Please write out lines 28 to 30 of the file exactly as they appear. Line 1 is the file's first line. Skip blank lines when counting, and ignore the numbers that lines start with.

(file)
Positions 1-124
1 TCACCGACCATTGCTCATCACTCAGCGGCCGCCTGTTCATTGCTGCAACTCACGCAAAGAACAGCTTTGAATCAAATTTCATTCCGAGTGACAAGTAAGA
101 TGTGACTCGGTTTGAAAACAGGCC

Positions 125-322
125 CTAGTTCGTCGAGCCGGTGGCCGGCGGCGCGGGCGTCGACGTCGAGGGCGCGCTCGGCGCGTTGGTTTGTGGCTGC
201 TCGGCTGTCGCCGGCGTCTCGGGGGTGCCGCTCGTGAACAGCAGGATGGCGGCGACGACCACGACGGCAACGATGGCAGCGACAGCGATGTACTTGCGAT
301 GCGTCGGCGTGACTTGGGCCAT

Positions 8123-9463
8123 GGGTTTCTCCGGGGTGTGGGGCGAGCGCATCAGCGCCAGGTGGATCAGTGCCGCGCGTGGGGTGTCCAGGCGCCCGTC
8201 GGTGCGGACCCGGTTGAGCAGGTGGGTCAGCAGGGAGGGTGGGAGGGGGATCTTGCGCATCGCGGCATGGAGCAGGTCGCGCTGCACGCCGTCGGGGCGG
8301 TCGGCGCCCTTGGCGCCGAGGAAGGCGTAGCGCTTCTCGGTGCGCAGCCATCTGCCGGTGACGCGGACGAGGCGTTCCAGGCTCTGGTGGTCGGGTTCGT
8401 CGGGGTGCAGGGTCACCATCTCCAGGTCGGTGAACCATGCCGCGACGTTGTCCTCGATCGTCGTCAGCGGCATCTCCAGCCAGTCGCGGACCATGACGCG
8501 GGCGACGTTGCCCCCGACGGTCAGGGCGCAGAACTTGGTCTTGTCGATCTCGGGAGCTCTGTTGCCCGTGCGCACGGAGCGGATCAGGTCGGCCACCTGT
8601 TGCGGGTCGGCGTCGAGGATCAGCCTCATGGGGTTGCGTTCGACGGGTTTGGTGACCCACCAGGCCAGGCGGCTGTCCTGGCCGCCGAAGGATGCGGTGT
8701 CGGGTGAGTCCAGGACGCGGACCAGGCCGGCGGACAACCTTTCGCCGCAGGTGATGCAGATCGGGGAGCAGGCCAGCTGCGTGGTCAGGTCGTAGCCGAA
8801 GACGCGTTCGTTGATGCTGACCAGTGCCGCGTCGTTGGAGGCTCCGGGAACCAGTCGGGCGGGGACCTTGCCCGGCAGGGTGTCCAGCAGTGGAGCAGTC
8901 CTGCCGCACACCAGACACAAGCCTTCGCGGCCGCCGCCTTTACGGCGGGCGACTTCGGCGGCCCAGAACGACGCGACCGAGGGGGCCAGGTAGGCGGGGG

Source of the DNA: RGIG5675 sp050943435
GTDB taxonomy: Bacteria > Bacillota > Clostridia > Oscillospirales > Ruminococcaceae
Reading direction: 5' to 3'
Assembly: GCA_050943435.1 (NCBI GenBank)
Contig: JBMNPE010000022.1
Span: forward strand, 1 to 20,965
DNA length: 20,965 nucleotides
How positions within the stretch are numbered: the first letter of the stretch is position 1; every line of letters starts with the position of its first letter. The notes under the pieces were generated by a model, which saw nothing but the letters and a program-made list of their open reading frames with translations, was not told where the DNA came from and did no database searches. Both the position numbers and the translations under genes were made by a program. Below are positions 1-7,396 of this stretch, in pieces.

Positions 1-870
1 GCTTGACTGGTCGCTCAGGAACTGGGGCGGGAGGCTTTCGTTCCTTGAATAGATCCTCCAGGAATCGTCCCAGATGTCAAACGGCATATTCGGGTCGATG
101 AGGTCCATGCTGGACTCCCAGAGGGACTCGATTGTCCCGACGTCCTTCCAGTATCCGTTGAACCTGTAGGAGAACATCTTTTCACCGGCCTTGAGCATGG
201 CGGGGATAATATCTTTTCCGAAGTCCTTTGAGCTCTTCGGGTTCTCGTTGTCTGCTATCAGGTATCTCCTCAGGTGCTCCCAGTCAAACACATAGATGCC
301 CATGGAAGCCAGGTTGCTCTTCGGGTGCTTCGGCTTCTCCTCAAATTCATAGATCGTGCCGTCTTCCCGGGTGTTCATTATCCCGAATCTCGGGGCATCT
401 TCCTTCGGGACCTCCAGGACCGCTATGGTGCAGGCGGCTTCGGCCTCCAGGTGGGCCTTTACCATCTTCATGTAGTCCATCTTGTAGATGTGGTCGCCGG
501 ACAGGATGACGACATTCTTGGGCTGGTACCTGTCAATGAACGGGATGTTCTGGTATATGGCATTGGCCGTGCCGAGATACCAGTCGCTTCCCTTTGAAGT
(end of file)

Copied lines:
101 AGGTCCATGCTGGACTCCCAGAGGGACTCGATTGTCCCGACGTCCTTCCAGTATCCGTTGAACCTGTAGGAGAACATCTTTTCACCGGCCTTGAGCATGG
201 CGGGGATAATATCTTTTCCGAAGTCCTTTGAGCTCTTCGGGTTCTCGTTGTCTGCTATCAGGTATCTCCTCAGGTGCTCCCAGTCAAACACATAGATGCC
301 CATGGAAGCCAGGTTGCTCTTCGGGTGCTTCGGCTTCTCCTCAAATTCATAGATCGTGCCGTCTTCCCGGGTGTTCATTATCCCGAATCTCGGGGCATCT